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The Formation and Malleability of Dietary Habits: A Field Experiment with Low Income Families


  • Belot, Michèle

    () (European University Institute)

  • Berlin, Noemi

    () (University Paris Ouest-Nanterre)

  • James, Jonathan

    () (University of Bath)

  • Skafida, Valeria

    () (University of Edinburgh)


We conduct a field experiment to evaluate the extent to which dietary habits are malleable early on in childhood and later in life. We implement two treatments one that targets what people eat, the other that targets the timing and frequency of food intake. 285 low income families with young children were recruited and assigned either to a control group or one of the two treatments, each of them lasting for 12 consecutive weeks. In one treatment, families received food groceries at home for free for 12 weeks and were asked to prepare five specific healthy meals per week. In the other treatment, families were simply asked to reduce snacking and eat at regular times. We collected a range of measures of food preferences, dietary intake, as well as BMI and biomarkers based on blood samples. We find evidence that children's BMI distribution shifted significantly relative to the control group, i.e. they became relatively "thinner". We also find some evidence that their preferences have been affected by both treatments. On the other hand, we find little evidence of effects on parents. We conclude that exposure to a healthy diet and regularity of food intake possibly play a role in shaping dietary habits, but influencing dietary choices later on in life remains a major challenge.

Suggested Citation

  • Belot, Michèle & Berlin, Noemi & James, Jonathan & Skafida, Valeria, 2018. "The Formation and Malleability of Dietary Habits: A Field Experiment with Low Income Families," IZA Discussion Papers 11317, Institute of Labor Economics (IZA).
  • Handle: RePEc:iza:izadps:dp11317

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    References listed on IDEAS

    1. Beydoun, May A. & Wang, Youfa, 2009. "Parent-child dietary intake resemblance in the United States: Evidence from a large representative survey," Social Science & Medicine, Elsevier, vol. 68(12), pages 2137-2144, June.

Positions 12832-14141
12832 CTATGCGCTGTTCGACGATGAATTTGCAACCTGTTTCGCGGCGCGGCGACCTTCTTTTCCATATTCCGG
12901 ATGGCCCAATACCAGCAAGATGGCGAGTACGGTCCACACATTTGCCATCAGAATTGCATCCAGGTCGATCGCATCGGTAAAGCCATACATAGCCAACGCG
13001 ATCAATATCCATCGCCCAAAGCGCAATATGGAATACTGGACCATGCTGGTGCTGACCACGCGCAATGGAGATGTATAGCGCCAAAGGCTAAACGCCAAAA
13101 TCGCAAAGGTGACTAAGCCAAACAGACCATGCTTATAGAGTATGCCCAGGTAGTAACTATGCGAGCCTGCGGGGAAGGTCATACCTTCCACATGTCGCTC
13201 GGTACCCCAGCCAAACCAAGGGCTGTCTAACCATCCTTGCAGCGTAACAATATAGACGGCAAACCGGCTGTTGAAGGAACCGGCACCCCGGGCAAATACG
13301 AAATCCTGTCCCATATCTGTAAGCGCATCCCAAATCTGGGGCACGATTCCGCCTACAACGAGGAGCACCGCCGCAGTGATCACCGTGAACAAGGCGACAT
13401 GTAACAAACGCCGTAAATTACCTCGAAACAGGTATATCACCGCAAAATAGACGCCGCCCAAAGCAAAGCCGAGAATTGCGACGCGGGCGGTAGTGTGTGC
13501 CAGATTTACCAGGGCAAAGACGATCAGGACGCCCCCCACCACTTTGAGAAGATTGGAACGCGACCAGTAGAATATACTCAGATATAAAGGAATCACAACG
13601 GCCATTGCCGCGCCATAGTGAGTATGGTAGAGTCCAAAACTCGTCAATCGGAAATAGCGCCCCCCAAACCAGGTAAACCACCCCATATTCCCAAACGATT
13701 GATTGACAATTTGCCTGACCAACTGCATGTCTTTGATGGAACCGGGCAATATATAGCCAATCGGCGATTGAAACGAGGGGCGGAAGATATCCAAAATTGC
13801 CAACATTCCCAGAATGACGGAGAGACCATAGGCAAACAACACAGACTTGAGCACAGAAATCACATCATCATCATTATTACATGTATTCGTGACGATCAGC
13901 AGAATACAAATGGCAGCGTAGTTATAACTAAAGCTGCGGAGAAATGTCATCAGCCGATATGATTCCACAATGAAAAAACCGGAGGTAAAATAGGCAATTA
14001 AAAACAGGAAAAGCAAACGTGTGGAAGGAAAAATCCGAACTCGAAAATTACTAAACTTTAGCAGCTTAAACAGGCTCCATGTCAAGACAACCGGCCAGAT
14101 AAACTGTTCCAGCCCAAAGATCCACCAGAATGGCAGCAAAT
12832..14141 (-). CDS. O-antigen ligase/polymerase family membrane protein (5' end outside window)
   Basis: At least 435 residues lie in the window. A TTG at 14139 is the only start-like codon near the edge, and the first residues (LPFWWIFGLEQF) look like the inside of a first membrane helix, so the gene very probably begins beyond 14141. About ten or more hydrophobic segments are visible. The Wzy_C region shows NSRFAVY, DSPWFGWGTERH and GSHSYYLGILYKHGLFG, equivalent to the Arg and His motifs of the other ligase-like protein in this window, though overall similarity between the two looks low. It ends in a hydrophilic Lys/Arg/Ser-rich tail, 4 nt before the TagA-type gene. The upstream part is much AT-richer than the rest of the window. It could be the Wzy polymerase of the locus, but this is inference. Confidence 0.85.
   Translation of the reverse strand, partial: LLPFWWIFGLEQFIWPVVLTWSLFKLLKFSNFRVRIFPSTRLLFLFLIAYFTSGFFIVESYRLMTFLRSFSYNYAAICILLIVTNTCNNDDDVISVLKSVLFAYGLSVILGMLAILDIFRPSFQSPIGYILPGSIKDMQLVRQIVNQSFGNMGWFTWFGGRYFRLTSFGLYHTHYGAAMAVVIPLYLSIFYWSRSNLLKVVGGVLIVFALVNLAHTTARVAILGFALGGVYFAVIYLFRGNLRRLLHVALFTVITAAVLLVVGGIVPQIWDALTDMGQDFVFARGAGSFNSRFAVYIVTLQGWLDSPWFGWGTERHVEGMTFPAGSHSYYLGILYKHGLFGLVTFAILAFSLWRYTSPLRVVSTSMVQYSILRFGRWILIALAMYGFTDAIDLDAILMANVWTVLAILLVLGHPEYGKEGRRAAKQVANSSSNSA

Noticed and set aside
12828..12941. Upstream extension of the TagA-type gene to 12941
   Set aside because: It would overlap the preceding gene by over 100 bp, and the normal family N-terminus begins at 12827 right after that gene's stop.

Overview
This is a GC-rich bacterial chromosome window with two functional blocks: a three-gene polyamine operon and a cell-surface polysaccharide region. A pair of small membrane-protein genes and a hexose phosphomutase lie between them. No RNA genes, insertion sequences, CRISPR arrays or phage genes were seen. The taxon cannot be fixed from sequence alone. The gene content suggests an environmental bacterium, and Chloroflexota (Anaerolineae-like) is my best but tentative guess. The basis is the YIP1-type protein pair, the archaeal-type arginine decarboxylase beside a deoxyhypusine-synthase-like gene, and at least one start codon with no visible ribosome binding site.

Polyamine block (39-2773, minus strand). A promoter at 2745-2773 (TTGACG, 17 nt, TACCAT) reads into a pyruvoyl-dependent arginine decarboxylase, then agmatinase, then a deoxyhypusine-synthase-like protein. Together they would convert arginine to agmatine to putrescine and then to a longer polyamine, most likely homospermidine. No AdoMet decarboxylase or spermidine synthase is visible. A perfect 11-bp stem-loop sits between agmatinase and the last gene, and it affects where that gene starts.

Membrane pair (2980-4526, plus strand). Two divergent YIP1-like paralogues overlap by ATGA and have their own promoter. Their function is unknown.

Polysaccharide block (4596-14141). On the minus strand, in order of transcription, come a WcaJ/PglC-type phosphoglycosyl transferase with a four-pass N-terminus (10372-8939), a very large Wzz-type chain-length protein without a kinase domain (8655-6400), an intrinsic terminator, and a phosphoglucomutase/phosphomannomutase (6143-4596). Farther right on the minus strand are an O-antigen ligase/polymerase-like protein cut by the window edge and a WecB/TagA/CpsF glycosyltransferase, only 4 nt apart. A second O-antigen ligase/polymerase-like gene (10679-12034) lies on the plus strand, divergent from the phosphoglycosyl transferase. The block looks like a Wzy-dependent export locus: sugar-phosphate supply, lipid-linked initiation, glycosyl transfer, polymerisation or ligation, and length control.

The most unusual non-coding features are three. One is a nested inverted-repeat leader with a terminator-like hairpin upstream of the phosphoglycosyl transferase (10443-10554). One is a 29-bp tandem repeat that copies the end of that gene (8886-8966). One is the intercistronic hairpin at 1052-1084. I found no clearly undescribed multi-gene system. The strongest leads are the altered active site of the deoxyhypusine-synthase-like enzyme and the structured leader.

2. Drichoutis, Andreas & Lazaridis, Panagiotis & Nayga, Rodolfo, 2009. "A model of nutrition information search with an application to food labels," Working Papers 2009-02, Agricultural University of Athens, Department Of Agricultural Economics.
    3. Capacci, Sara & Mazzocchi, Mario, 2011. "Five-a-day, a price to pay: An evaluation of the UK program impact accounting for market forces," Journal of Health Economics, Elsevier, vol. 30(1), pages 87-98, January.
    4. List, John A. & Samek, Anya Savikhin, 2015. "The behavioralist as nutritionist: Leveraging behavioral economics to improve child food choice and consumption," Journal of Health Economics, Elsevier, vol. 39(C), pages 135-146.
    5. Vidmar, Suzanna & Carlin, John B. & Hesketh, Kylie & Cole, Tim, 2004. "Standardizing anthropometric measures in children and adolescents with new functions for egen," Stata Journal, StataCorp LP, vol. 4(1), pages 1-6.
    6. Suzanna Vidmar & John Carlin & Kylie Hesketh & Tim Cole, 2004. "Standardizing anthropometric measures in children and adolescents with new functions for egen," Stata Journal, StataCorp LP, vol. 4(1), pages 50-55, March.
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    Cited by:

    1. Sadoff, Sally & Samek, Anya, 2019. "Can interventions affect commitment demand? A field experiment on food choice," Journal of Economic Behavior & Organization, Elsevier, vol. 158(C), pages 90-109.
    2. Hinnosaar, Marit, 2018. "How long do healthy habits last? The role of prices," CEPR Discussion Papers 12815, C.E.P.R. Discussion Papers.

    More about this item


    diet; field experiments; habit formation; biomarkers;

    JEL classification:

    • I12 - Health, Education, and Welfare - - Health - - - Health Behavior
    • I14 - Health, Education, and Welfare - - Health - - - Health and Inequality
    • I18 - Health, Education, and Welfare - - Health - - - Government Policy; Regulation; Public Health

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